Rob Tillaart

Nederlandse sectie - http://arduino.cc/forum/index.php/board,77.0.html -
(Please do not PM for private consultancy)

coding1227

Awesome. Thanks Rob... this will really be of help as I get the voltage measurements and work on the scaling for my values

gideongbuniel

I'm trying to connect a vernier salinity probe that I have (http://www.vernier.com/products/sensors/sal-bta/) to my Arduino Uno. I was reading the vernier web site and they say that you can estimate the salinity based on the voltage read by the analog 0 pin (http://www.vernier.com/engineering/arduino/analog-sensors/raw-voltage/). I tried writing a sketch (attached below) that made use of this as well as Arduino's internal voltage reference (as discussed here - http://forum.arduino.cc/index.php/topic,96070.0.html), to which I added a "calibration" (16.3 * sensor_volt) as mentioned in the probe's manual (http://www.vernier.com/files/manuals/sal-bta.pdf).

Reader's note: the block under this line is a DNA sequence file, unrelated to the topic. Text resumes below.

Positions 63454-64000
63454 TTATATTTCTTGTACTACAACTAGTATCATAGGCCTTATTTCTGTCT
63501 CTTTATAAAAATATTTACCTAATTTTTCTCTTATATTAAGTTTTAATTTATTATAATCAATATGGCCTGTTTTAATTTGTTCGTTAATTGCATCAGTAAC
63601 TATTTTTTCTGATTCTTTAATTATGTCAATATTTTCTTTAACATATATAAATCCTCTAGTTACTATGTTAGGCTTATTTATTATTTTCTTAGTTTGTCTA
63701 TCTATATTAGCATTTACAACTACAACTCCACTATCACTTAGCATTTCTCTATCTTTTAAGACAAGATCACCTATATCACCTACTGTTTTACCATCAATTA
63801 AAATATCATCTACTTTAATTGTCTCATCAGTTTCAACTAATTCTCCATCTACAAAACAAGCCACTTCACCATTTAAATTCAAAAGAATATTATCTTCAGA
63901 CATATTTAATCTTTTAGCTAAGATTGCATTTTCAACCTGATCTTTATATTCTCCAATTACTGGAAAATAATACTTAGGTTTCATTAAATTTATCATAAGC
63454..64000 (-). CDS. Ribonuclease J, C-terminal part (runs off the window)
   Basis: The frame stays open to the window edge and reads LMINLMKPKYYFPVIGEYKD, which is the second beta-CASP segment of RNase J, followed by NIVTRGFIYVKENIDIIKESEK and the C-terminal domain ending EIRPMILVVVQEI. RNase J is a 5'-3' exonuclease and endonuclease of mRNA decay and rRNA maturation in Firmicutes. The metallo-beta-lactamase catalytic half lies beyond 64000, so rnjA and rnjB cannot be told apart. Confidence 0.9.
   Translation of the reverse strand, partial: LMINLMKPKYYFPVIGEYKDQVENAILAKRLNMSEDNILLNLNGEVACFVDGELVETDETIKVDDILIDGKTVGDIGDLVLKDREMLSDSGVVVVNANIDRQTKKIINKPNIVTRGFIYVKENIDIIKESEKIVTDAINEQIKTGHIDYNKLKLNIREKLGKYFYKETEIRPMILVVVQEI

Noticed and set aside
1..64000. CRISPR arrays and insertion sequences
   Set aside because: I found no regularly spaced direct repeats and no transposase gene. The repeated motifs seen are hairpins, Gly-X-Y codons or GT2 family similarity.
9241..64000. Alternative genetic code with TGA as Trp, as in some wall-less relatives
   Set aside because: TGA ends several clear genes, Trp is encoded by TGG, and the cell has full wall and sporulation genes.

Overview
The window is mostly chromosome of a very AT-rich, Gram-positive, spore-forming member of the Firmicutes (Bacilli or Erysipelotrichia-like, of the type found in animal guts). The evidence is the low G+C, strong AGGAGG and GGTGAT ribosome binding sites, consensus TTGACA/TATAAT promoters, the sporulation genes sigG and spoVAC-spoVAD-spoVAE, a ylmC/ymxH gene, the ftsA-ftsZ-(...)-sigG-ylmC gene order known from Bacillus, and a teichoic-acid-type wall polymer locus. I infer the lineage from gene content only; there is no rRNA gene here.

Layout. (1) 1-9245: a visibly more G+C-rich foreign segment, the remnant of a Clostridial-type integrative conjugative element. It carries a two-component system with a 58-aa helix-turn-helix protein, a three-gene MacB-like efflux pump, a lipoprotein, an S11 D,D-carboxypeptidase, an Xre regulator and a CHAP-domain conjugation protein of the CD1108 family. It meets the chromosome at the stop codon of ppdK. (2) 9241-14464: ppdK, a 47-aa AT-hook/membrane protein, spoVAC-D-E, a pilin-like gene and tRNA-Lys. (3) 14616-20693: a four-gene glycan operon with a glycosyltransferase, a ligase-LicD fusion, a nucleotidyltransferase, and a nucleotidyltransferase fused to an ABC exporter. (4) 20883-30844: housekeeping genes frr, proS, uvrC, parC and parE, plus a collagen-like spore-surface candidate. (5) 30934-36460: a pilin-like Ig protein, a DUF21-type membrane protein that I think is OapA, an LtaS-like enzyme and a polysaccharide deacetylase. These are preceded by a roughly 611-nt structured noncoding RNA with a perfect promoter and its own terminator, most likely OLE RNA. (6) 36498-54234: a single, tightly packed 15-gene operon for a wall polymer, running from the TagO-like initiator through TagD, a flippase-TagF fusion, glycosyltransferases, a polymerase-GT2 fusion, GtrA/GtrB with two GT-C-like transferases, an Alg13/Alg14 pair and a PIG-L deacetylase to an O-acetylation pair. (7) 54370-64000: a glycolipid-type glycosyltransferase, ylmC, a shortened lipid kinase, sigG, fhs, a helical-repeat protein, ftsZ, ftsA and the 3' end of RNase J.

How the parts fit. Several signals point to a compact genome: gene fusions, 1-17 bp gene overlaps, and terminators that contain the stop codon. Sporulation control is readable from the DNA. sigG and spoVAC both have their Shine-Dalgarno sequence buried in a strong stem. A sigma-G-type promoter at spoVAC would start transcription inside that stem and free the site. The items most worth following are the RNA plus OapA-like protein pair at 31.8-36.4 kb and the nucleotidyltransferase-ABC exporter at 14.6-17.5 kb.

However, this sketch is giving me odd results. For a solution that has a 8.95 ppt (measuring using a stand-alone salinity probe, which I know that works correctly), my sketch measures:

Analog in reading: 38 - Calculated ppt: 0.15
Analog in reading: 44 - Calculated ppt: 0.18
Analog in reading: 46 - Calculated ppt: 0.18
Analog in reading: 45 - Calculated ppt: 0.18
Analog in reading: 45 - Calculated ppt: 0.18


Any thoughts on what I am doing wrong? Not only are the results quite different from the the independent probe's value, but also they seem to be jumping around quite a bit (due to the changes in the input voltage to my Uno)…